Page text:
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LI schools say property tax cap would cause strain


7:50 PM EDT, August 7, 2008

Long Island school representatives say a statewide cap on property taxes would ultimately place heavy strain on middle-income communities -- mostly places with high taxes where the cap concept holds great appeal.

In Albany, the GOP-dominated State Senate is expected to approve a 4 percent cap today in special session, along with other legislation aimed at curbing costs to local districts. Chances of passage in the Democratic-controlled State Assembly are more doubtful.

The cap, which is also backed by Democratic Gov. David Paterson, would restrict districts to annual increases in tax levies of 4 percent, or 120 percent of the inflation rate, whichever is less. Districts could override the cap only through voting majorities of 55 or 60 percent, depending on how much state aid they receive.

The override provision troubles many officials in middle-class districts. They fear that local homeowners, upset over soaring taxes, would tend to reject override attempts. This, officials say, would put their districts at a disadvantage compared to poorer districts that receive more state financial assistance, or richer districts where overrides are likely to succeed.

"Our systems would become eroded, and the gap between the haves and have-nots would become wider," said Jim Kaden, president of the Nassau-Suffolk School Boards Association and a board trustee in the middle-income South Huntington district.

"And then, I think you start seeing flight, because people don't want to live there any more. They want to move to districts where people can afford overrides."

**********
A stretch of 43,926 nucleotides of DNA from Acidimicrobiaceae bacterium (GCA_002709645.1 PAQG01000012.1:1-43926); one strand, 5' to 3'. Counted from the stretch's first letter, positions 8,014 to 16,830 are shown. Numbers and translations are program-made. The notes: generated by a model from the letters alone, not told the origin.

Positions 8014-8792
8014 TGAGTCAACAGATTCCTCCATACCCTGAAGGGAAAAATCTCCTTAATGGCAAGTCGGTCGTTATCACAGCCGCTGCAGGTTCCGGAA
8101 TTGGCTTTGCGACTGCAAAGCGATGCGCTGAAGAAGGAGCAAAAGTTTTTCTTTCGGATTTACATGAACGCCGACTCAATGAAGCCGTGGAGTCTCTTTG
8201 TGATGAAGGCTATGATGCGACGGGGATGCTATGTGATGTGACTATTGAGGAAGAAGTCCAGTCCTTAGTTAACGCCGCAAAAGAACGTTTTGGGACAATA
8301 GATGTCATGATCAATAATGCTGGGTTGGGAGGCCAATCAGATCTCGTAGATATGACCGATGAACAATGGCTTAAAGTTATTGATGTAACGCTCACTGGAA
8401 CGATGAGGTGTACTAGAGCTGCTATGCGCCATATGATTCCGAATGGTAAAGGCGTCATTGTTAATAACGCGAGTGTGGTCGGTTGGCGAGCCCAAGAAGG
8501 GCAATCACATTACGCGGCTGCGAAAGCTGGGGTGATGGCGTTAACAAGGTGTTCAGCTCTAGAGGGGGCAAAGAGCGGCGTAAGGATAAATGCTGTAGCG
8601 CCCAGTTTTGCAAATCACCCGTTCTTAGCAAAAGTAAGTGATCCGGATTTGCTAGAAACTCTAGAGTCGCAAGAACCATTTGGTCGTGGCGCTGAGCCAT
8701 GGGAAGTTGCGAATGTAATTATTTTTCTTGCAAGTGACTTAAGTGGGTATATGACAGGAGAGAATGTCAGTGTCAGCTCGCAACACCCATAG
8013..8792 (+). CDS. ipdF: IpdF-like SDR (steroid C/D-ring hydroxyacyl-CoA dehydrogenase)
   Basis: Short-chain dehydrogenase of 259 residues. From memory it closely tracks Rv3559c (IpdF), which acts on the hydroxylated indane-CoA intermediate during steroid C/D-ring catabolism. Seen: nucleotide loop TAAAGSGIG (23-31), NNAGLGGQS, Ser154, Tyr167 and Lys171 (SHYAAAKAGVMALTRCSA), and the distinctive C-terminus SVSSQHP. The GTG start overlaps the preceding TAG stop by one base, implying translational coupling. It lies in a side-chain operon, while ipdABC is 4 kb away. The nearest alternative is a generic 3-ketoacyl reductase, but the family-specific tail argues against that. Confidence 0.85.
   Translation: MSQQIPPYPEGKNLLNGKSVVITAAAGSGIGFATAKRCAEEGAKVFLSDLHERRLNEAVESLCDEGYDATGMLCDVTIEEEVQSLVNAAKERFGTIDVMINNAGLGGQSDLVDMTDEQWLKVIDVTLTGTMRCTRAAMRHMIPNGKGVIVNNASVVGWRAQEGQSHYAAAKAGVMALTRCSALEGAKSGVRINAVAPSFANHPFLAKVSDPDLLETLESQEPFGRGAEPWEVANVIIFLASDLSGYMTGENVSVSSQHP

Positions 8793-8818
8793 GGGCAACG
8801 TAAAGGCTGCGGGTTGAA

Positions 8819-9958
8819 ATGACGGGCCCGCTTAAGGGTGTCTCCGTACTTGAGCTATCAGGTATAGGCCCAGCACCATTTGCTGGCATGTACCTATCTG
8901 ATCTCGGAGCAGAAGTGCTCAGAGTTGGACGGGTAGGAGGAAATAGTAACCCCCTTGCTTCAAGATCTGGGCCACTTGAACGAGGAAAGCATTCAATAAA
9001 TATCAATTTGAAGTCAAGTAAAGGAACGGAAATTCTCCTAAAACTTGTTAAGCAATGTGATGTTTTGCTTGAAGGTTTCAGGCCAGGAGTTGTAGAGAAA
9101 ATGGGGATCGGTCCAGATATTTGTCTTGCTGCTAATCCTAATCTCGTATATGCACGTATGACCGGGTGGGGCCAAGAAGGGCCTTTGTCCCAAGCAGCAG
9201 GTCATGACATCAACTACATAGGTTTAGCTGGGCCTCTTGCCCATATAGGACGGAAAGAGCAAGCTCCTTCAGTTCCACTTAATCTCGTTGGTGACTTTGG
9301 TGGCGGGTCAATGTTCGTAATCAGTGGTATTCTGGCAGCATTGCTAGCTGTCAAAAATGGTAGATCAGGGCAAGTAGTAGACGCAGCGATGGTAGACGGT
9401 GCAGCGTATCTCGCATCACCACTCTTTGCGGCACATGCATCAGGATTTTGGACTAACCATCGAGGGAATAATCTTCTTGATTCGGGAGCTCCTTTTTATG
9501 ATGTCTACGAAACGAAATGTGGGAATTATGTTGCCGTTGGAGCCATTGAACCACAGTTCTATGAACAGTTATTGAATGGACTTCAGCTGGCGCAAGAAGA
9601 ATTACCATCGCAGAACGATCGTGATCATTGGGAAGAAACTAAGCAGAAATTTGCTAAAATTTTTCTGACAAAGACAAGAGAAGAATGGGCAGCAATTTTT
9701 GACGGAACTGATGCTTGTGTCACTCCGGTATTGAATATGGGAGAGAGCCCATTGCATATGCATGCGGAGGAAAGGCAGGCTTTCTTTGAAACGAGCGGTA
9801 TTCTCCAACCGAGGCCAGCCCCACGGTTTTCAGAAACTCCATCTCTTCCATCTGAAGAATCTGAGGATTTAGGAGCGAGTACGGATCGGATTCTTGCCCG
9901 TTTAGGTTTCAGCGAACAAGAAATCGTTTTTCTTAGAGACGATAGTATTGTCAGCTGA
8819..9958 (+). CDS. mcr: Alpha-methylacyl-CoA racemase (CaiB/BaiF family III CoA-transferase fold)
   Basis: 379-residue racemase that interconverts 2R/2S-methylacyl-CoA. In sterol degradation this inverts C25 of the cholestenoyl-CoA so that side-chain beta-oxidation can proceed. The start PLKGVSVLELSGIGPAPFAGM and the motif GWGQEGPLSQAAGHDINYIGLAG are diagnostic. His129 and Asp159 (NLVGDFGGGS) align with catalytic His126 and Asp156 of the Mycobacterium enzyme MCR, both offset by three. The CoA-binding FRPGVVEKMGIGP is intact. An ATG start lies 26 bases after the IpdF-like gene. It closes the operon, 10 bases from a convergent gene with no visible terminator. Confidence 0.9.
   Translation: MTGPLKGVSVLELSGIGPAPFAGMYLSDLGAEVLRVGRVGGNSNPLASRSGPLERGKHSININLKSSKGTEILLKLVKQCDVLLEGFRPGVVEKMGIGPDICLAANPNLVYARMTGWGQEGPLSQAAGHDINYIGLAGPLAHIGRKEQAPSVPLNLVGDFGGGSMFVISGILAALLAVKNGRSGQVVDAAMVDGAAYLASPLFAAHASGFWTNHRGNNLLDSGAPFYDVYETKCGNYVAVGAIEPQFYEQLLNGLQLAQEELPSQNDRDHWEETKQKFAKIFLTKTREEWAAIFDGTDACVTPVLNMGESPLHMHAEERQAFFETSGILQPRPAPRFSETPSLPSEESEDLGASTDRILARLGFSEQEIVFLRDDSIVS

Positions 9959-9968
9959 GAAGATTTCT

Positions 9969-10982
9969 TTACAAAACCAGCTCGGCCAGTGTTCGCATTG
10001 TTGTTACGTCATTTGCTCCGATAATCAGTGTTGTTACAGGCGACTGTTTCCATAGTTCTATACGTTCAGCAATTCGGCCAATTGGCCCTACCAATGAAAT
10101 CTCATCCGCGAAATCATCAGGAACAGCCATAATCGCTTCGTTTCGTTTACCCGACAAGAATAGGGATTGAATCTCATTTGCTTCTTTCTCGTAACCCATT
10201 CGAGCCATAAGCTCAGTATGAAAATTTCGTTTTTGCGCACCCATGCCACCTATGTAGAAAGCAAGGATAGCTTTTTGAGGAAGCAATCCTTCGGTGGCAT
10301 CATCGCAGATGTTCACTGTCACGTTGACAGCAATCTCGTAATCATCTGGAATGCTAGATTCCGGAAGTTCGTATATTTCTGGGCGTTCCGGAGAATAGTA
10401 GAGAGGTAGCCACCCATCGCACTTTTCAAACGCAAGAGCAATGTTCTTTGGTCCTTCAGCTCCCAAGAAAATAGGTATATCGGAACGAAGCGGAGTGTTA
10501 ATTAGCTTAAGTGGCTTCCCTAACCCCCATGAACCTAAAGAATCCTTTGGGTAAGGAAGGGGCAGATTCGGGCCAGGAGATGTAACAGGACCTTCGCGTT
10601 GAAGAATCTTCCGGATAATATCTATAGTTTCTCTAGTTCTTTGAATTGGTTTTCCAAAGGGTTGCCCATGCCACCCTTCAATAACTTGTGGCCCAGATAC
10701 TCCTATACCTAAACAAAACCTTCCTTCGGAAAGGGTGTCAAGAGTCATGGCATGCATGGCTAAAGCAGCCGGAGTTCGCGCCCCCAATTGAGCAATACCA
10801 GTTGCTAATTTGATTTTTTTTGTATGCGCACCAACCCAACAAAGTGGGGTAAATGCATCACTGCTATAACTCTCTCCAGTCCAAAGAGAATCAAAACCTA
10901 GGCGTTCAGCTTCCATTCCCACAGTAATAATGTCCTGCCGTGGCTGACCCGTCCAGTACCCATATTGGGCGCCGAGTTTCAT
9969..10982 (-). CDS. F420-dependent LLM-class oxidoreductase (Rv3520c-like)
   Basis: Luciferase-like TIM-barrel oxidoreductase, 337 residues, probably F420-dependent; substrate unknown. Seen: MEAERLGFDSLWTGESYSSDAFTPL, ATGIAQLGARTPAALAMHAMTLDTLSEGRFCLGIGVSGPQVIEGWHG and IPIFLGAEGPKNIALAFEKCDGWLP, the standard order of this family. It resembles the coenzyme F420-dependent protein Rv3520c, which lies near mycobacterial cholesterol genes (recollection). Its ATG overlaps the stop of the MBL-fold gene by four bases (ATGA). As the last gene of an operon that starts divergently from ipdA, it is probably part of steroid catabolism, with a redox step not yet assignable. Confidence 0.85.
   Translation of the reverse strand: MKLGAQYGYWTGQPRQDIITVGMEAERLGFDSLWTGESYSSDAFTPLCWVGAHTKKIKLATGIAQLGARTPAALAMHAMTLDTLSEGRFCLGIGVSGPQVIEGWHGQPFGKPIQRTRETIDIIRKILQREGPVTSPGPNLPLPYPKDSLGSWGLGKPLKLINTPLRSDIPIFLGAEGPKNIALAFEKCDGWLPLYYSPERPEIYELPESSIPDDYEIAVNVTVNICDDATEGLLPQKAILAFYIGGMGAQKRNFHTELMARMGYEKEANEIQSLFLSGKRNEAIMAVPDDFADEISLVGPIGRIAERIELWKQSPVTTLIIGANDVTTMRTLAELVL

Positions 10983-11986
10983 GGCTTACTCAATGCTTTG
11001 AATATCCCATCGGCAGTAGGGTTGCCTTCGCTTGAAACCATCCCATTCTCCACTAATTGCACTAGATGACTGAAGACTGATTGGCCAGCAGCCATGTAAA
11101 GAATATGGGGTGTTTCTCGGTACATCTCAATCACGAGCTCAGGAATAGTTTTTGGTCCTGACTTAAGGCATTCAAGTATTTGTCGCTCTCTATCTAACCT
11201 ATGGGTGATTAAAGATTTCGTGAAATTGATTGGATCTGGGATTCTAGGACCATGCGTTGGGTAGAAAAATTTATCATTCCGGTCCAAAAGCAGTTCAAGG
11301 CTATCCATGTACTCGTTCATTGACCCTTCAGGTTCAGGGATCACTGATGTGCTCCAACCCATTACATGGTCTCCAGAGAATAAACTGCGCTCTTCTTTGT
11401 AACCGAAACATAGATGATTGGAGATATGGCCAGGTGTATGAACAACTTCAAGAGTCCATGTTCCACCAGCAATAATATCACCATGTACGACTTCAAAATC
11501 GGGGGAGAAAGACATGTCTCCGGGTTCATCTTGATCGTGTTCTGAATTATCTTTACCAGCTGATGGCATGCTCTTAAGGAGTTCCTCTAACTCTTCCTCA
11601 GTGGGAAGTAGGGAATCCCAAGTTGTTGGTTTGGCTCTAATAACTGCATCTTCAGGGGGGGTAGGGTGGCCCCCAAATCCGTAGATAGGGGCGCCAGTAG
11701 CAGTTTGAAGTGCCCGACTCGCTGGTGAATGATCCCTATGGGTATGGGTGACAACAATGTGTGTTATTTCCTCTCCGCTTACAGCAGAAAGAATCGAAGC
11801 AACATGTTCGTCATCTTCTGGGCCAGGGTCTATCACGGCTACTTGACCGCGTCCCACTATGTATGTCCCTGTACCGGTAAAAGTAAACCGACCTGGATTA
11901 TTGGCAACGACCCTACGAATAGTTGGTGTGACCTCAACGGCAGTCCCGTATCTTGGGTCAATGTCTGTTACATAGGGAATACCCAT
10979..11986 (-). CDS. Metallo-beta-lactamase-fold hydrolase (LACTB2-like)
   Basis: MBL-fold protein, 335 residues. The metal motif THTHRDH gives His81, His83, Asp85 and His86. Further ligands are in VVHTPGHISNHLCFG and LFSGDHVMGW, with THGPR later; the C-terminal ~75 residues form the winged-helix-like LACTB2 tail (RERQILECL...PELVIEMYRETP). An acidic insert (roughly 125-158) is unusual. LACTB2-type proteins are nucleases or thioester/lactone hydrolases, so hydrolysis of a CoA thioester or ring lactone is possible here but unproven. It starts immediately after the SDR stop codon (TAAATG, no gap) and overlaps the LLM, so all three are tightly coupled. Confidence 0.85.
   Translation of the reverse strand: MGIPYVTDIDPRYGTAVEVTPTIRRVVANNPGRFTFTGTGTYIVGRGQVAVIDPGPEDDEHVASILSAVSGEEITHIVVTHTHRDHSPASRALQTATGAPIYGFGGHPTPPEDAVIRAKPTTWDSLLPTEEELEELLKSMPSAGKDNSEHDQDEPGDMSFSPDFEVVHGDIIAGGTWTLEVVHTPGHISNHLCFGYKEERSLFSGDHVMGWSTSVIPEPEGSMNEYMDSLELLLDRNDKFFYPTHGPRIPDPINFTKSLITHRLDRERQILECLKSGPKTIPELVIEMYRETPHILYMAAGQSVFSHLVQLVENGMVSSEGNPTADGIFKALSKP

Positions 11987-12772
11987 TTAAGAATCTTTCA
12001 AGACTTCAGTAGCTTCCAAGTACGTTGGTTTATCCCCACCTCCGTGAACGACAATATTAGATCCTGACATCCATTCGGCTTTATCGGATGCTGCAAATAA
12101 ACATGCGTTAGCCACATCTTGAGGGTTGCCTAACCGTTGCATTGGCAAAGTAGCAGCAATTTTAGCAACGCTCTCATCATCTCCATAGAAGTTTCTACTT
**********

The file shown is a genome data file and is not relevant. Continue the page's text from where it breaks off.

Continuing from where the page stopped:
The association issued a position paper this week opposing a tax cap. The Suffolk County School Superintendents Association also released a study concluding that a cap should not be considered until the state adopted an aid-distribution formula providing more money for the Island.

Proponents say a cap is essential, nonetheless, to halt spiraling property taxes that have risen 63.8 percent in Suffolk County and 74.8 percent in Nassau between 1995 and 2005. In Massachusetts, a statewide cap approved by voters in 1980 has curbed property taxes, but also strained less wealthy districts, which have found it difficult to win overrides.

A cap for New York State was one recommendation of a state commission headed by Nassau County Executive Thomas Suozzi, a Democrat. Suozzi said yesterday that he would push in the future for an easing of costs to local districts -- for example, by encouraging those districts to share more administrative expenses. The county executive added, however, that capping taxes took top priority.

"We cannot continue to fund what is the most expensive school system in America," Suozzi said. "The people can't take it anymore."

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